This two-year program only gives students enough time to explore the fundamentals of biology. Most community colleges offer this degree option so students can get familiar with the field, choose a specialty, and then apply the credits to a bachelor's program. An associate degree would be considered inadequate preparation for most entry-level biology jobs.
This four-year program will get students acquainted with the fundamental concepts of biology, along with some specialty topics. Upon graduations, bachelor's degree holders can explore roles as health lab technicians, biology scientists, food quality controllers, environmental technicians, or vet technicians.
Once students enter biology at the graduate level, they often choose to specialize in areas like microbiology, evolutionary biology, or ecology. Before enrolling within a graduate level program, students should take care to examine the quality of the lab facilities at their prospective colleges, since this can influence the type of research they conduct. Master's students may take on jobs as teaching assistants as they complete their program. Master's graduates can find work as researchers within government, medical, and environmental offices.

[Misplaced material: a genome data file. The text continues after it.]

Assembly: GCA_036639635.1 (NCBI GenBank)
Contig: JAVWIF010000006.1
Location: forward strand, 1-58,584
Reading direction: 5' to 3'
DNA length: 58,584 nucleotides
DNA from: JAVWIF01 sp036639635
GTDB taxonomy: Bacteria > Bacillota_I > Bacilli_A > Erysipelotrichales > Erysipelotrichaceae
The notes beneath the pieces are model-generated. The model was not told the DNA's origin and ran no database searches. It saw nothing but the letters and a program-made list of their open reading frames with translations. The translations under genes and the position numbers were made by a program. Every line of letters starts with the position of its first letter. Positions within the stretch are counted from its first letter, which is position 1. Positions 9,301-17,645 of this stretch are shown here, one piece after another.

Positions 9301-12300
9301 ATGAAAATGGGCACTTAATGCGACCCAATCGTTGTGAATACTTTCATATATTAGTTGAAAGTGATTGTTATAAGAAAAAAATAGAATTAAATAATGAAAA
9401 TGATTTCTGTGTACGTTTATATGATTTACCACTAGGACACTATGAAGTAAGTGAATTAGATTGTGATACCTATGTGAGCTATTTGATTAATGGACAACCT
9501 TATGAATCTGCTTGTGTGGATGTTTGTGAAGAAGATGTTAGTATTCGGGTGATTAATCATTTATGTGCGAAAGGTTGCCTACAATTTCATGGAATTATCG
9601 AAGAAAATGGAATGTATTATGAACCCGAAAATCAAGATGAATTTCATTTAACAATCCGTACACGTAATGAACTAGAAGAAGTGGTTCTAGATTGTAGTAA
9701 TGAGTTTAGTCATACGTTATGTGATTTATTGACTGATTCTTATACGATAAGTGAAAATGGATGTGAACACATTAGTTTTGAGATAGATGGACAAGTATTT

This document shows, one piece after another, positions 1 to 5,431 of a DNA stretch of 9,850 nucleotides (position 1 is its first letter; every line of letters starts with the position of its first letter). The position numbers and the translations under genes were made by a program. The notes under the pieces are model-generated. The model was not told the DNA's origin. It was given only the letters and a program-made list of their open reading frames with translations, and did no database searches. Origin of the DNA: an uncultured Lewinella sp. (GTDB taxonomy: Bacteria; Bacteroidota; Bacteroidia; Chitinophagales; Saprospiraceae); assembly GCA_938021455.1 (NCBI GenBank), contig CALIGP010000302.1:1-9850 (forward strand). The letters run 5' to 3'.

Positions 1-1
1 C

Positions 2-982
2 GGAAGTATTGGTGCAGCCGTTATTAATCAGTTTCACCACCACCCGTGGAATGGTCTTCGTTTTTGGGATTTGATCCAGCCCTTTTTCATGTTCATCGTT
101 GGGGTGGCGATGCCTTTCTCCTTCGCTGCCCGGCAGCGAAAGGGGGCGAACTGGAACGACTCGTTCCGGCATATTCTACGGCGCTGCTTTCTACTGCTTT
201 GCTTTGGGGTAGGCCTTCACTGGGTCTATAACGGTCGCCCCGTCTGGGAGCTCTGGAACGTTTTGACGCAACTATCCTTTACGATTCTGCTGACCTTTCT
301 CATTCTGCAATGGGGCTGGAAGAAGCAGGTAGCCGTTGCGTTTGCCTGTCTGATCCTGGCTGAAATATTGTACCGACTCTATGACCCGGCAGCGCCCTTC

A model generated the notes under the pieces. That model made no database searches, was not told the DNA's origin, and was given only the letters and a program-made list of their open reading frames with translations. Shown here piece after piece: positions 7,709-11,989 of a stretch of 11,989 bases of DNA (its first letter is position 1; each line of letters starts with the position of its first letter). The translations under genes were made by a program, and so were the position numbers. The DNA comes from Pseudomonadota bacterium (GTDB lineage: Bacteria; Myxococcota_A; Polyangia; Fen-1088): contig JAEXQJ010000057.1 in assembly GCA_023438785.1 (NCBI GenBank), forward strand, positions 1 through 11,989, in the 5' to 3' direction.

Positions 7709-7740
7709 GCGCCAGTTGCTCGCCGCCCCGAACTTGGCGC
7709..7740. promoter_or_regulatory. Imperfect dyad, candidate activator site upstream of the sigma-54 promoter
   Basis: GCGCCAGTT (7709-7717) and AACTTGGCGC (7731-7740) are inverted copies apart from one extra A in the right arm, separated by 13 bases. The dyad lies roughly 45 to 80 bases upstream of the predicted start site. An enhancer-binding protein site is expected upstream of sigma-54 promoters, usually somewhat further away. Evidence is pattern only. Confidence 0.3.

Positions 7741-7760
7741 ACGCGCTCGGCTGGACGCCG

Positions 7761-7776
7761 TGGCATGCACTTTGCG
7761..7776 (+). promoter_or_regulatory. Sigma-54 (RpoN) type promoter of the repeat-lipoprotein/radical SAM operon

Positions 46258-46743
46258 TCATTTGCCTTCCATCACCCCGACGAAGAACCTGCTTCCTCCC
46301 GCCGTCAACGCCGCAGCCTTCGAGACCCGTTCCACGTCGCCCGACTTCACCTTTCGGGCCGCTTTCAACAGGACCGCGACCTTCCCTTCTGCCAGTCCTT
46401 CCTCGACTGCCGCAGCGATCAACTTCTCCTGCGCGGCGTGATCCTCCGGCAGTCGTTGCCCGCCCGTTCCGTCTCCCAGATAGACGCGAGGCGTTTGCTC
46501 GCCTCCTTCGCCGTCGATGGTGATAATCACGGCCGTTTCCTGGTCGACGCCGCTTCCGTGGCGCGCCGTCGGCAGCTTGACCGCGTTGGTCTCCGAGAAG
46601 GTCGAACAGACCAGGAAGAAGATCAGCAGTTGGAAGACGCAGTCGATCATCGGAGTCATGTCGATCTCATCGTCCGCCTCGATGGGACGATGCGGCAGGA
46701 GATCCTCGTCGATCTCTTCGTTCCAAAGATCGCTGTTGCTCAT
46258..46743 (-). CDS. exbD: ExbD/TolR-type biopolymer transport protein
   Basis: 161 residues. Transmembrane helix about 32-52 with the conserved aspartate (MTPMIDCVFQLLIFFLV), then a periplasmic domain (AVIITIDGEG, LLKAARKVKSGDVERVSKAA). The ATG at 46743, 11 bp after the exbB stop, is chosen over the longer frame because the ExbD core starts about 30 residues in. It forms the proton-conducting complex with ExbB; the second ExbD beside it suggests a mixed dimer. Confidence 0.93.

People who continue to study biology at the doctoral level might have to pass a qualification exam, so that faculty members can make sure a candidate meets the program's rigorous standards. Biology students will be expected to conduct guided research within their specialization, which will be used within their final capstone project, a Ph.D. dissertation. In addition to faculty roles, doctoral graduates can pursue jobs as biological scientists at private and public health institutions, government labs, and environmental organizations.
Students should consider joining a national academic honors society, such as Beta Beta Beta (BBB) or Phi Sigma, which gives scholars the opportunity to network, further your understanding of biology R&D, and apply for merit-based funding options. Professional organizations, such as the American Institute of Biological Sciences, provide access to exclusive biology publications, conferences, and networking opportunities for both students and researchers.
Ideal Candidates for Biology